A member shares some powerful thoughts about AA’s patience, resilience and creativity during COVID-19
When I first read Twelve Steps and Twelve Traditions with my sponsor some 10 years ago, I was struck by Bill W.’s description of AA members in the armed forces during World War II. Even though they were far from home and often in deadly peril, they were able to stay sober. With the aid of AA, they relapsed less and had fewer emotional binges than alcoholics back at home.
I pictured AA meetings in foxholes and burned-out buildings, on ships and in planes, with countless prayers being recited amid the horrors of war. In the darkness of a global catastrophe, those alcoholics found a light of hope.
Many on the home front faced hardships as well. My mother and her family were among them, confined to an internment camp for Japanese Americans. Life in the camps was a struggle, but many, including my uncles, went on to serve with distinction in the U.S. armed forces. Mom proudly held them up to me as examples of honor.
My family and the many others interned were eventually released, rarely speaking of their painful experience. They had to start over with nothing and still faced harsh treatment from their fellow Americans. My mom often said our family would just “get on with it” when faced with these challenges and obstacles.
Though they were Americans, they clung to a Japanese tradition known as gaman—patience, perseverance and resilience in times of difficulty. They set about quietly rebuilding their lives, though many internees, as well as their children, became alcoholic, as did I.
Growing up, I struggled with the idea of gaman. I never seemed to fit in. I was painfully shy and couldn’t shake the feeling of being an outsider, no matter who I was with. I was impatient, gave up easily and was over-sensitive in the extreme. Rather than encouraging me to engage and connect, alcohol and drugs provided escape. I could be alone but not feel lonely—or feel anything at all. Trouble wasn’t far behind: lost jobs, broken relationships, run-ins with the law and physical ruin followed.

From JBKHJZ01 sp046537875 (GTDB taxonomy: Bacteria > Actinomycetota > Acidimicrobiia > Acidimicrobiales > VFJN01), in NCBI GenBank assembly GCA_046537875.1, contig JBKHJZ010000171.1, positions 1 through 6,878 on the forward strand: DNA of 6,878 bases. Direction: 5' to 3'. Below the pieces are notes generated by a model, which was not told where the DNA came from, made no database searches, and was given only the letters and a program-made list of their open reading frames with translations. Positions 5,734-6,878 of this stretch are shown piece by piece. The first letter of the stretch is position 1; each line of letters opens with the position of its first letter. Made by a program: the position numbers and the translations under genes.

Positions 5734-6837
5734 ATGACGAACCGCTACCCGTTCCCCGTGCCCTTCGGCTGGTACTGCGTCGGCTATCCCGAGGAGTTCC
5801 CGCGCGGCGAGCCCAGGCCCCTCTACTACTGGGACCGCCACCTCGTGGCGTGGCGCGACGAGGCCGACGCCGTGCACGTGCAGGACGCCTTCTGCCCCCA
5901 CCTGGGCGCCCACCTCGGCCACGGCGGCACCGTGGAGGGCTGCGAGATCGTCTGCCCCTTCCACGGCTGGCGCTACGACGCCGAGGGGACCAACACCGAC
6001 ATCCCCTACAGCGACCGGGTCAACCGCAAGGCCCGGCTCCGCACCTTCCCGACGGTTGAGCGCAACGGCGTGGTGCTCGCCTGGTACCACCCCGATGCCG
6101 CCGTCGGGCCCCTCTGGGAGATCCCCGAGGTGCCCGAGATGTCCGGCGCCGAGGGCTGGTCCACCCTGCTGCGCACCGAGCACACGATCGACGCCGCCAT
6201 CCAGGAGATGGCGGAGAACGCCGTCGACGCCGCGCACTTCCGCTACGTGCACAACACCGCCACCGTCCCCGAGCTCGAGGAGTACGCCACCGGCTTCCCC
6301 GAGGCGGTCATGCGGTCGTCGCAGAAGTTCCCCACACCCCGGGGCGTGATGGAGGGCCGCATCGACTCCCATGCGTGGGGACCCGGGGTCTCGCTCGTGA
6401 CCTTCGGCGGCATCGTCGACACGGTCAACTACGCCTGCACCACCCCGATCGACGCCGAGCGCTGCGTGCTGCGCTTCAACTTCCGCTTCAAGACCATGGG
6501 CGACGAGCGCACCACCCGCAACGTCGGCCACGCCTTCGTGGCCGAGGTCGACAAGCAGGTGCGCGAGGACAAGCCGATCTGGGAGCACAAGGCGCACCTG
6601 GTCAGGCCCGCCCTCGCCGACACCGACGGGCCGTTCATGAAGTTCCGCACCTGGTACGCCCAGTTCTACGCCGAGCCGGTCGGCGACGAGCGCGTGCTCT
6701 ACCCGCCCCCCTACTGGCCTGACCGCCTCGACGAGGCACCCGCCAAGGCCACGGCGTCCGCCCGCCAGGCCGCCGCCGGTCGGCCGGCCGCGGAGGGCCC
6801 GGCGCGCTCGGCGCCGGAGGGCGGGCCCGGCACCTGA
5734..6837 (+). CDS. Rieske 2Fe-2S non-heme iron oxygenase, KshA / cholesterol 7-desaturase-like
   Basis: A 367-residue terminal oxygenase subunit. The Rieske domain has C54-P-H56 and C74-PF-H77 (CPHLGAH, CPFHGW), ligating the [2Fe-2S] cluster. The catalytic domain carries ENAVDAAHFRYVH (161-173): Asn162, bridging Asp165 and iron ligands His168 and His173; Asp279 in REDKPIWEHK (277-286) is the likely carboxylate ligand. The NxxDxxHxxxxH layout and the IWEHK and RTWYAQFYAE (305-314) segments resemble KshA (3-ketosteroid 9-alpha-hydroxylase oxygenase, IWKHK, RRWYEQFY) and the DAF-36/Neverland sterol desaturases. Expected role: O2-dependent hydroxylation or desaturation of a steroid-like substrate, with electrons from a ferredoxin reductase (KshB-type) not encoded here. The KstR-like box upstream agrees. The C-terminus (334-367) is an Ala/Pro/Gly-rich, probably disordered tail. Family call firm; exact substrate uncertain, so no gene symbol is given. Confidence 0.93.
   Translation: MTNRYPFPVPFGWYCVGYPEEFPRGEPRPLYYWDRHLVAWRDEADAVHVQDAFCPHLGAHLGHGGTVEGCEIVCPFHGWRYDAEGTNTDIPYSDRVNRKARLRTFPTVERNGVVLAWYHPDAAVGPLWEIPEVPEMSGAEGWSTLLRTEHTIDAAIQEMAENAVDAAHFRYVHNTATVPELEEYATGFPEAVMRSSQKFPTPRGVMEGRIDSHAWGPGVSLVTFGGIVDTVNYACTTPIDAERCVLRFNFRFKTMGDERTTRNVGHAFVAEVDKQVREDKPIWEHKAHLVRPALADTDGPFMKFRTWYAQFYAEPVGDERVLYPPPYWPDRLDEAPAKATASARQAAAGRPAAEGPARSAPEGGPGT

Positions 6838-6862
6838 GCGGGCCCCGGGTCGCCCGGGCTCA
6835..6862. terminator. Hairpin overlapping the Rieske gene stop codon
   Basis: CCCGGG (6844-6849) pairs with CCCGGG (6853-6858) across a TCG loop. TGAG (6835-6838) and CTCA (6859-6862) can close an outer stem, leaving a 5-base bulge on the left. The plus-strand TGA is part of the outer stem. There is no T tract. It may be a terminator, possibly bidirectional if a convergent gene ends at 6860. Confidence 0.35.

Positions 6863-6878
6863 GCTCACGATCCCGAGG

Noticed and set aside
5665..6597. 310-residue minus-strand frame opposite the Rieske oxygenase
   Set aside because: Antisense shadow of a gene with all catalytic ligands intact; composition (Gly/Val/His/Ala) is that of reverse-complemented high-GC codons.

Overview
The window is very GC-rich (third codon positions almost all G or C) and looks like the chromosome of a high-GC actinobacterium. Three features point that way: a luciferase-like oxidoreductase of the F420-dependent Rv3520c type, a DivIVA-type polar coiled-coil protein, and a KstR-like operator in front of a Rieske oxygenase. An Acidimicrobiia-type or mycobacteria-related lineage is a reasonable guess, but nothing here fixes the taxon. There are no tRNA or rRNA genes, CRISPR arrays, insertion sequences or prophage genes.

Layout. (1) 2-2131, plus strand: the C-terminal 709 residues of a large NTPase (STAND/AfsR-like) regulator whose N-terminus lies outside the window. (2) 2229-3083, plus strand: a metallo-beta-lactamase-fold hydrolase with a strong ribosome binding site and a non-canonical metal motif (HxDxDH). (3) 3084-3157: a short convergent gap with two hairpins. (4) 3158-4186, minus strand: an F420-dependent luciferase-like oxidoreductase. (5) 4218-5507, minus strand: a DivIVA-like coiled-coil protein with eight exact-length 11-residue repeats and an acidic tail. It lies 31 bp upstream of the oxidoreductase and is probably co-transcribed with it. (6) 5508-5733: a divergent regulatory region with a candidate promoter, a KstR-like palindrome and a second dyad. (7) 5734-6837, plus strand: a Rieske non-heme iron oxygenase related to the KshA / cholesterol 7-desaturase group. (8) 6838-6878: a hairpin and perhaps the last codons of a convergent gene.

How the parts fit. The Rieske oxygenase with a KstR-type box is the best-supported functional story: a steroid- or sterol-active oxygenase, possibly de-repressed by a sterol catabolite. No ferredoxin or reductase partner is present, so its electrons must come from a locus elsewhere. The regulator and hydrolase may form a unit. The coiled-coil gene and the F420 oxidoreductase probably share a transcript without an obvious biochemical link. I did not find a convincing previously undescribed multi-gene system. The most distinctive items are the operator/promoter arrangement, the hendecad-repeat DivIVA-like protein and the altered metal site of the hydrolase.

I was on another weekslong bender once when I received a text from my younger brother. His message that my behavior was not the way to honor the memory of my mother and our family hurt me deeply. Out of this humiliation and pain, a Higher Power granted me the honesty to admit that I needed help, as well as the humility to ask for it.
Fitting in, for me, finally started when I went to my first AA meeting. Smiling faces welcomed, me but it took me a while to get used to these people who were my exact opposite: cheerful, engaged and at ease with themselves and the world.
They told me that as a newcomer, I was the most important person in the room. At the time, I wasn’t sure I wanted this kind of attention, but my newfound willingness overcame my reluctance, and I came back.